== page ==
The time I didn’t stand up by
25
(38 Stories)

Prompted By Regrets

Loading Share Buttons...

/ Stories

My son entered kindergarten the year I began a full-time faculty position in the Education department of a state university, (When I told him I would be working at MCLA, this five-year-old retorted, “you mean UCLA!.”  He had already helped me fill out a March Madness bracket by then, and no, my school wasn’t in that.)

Within the next few years, the American Academy of Pediatrics would declare that no child should have her or his recess taken away because of their classroom conduct,..

I began hearing from my students, who were spending time in field placements en route to earning their teaching credentials, that most of the supervising teachers they encountered were routinely withholding recess as a method to enforce classroom behavior. Teachers would threaten individual children with the loss of recess when they failed to bring in their homework or wouldn’t stay in their seats. And the teachers regularly carried out the threat—mostly with boys, but sometimes with girls as well.

The next year, when Jacob was in first grade, this practice came home to roost. He had his own experiences of being kept in from recess. My wife Betty and I have divergent memories about the behavior that precipitated the worst sanction. She recalls that Jacob was playing with a pencil and inadvertently broke it. My memory is that he directed an unwanted nickname (one that had been previously bestowed by some older boys) to a boy in a different class, either in the hallway or on the playground. Apparently, he got in trouble at different times for both of those infractions, but I’m not sure which one brought the memorable and devastating response.

It does not really matter which of the two brought the consequence I am remembering. He got in trouble quite a few times, and lost recess more than once. I believed then (and still now) that it was beneficial for every child to have at least one opportunity per day for fresh air, physical movement, personal autonomy, and a chance for child-centered social interaction (or solitary time if one chose it).  I did not believe that these benefits should be removed from a child as a disciplinary tool.

In the one instance, it wasn’t only that Jacob was denied the benefit of recess. Mrs. B required him to keep his head down on a table for the entire time the other children were outside. No reading or looking at a book. No drawing. No crafting an apology for his behavior.  No private sit-down to talk about the offending conduct and how to do better. To me, an early childhood educator before I was a professor, this response was horrifying. Within the next few years, the American Academy of Pediatrics, the National Association for the Education of Young Children, and several other professional organizations would embrace my point of view and become public advocates on this issue. They would declare that recess was an important part of an elementary school day and that no child should have her or his recess taken away because of their classroom conduct, or their failure to complete academic work in class or at home. All that was in the future and unknown to me.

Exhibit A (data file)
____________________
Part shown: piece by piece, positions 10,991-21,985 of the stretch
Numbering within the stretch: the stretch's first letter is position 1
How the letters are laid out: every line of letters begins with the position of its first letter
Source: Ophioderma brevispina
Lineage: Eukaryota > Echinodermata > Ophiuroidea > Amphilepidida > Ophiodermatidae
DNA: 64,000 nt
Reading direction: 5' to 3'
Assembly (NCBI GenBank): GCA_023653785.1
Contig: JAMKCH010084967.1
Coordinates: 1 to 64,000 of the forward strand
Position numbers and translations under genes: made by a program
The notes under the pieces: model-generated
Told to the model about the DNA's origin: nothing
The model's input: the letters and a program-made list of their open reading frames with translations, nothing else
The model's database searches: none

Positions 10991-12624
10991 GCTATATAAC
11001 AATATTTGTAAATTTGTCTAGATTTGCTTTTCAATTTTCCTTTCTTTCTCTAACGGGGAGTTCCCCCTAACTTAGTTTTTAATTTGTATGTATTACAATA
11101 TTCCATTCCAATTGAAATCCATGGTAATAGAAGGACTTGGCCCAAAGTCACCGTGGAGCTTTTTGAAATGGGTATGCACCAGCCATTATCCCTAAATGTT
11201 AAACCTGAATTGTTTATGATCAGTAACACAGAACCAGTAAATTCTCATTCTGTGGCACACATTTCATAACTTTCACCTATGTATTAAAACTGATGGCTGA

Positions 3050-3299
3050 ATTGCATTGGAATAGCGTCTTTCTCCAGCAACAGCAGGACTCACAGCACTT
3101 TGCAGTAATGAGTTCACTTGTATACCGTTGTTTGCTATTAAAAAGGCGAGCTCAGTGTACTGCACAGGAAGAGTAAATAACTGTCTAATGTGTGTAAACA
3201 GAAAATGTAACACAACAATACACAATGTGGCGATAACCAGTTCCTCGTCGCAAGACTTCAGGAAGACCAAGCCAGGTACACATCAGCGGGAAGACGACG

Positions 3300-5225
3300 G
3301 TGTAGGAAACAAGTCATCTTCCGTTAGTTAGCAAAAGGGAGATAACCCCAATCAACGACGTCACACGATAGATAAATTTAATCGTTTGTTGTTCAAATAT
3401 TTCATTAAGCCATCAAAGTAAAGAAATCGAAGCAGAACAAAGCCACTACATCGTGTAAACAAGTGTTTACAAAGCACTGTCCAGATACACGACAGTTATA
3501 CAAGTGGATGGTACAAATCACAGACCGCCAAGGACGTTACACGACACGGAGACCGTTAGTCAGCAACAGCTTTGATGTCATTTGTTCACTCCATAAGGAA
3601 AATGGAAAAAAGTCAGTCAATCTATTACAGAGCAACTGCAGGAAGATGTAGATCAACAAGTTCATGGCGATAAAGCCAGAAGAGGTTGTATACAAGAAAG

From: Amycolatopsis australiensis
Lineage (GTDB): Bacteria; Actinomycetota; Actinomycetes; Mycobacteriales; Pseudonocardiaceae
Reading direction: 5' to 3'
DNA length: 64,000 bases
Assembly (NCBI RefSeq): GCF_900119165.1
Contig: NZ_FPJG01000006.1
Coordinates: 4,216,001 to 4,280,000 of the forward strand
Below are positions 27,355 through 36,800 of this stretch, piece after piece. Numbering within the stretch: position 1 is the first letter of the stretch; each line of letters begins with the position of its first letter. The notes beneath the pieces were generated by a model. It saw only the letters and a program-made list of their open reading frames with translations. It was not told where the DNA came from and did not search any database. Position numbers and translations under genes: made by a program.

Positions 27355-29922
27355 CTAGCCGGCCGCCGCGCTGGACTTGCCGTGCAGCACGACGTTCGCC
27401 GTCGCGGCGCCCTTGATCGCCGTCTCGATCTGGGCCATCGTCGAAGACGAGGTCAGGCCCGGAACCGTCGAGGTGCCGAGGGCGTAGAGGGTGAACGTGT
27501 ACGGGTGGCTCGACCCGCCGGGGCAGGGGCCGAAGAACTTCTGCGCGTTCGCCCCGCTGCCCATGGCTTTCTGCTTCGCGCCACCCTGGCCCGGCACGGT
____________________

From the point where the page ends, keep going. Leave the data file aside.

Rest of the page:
I thought about speaking to the teacher. I ruminated about going above her head and speaking to the principal.  But Jacob had many years remaining in this school. How would my intervention look to other teachers?  I didn’t want to mess up my son’s prospects.  What if all I accomplished was to let other teachers conclude that Jacob had a problematic or contentious father? What if they thought I was being patronizing toward them, looking down at their backward practices from my elite perch as a faculty member at the local university? After considerable mental churning, I said nothing to the teacher; nothing to the principal. I regret it to this day.

As a faculty member seeking tenure, it is helpful to develop a line of research. Over the next ten years, I developed an unusual line of research. My subject was elementary school recess. Was it important? Was it dispensable? What did teachers think about it? What did children think about it? Was the withholding of recess a useful and effective motivator that helped children stay focused and promoted a positive classroom climate?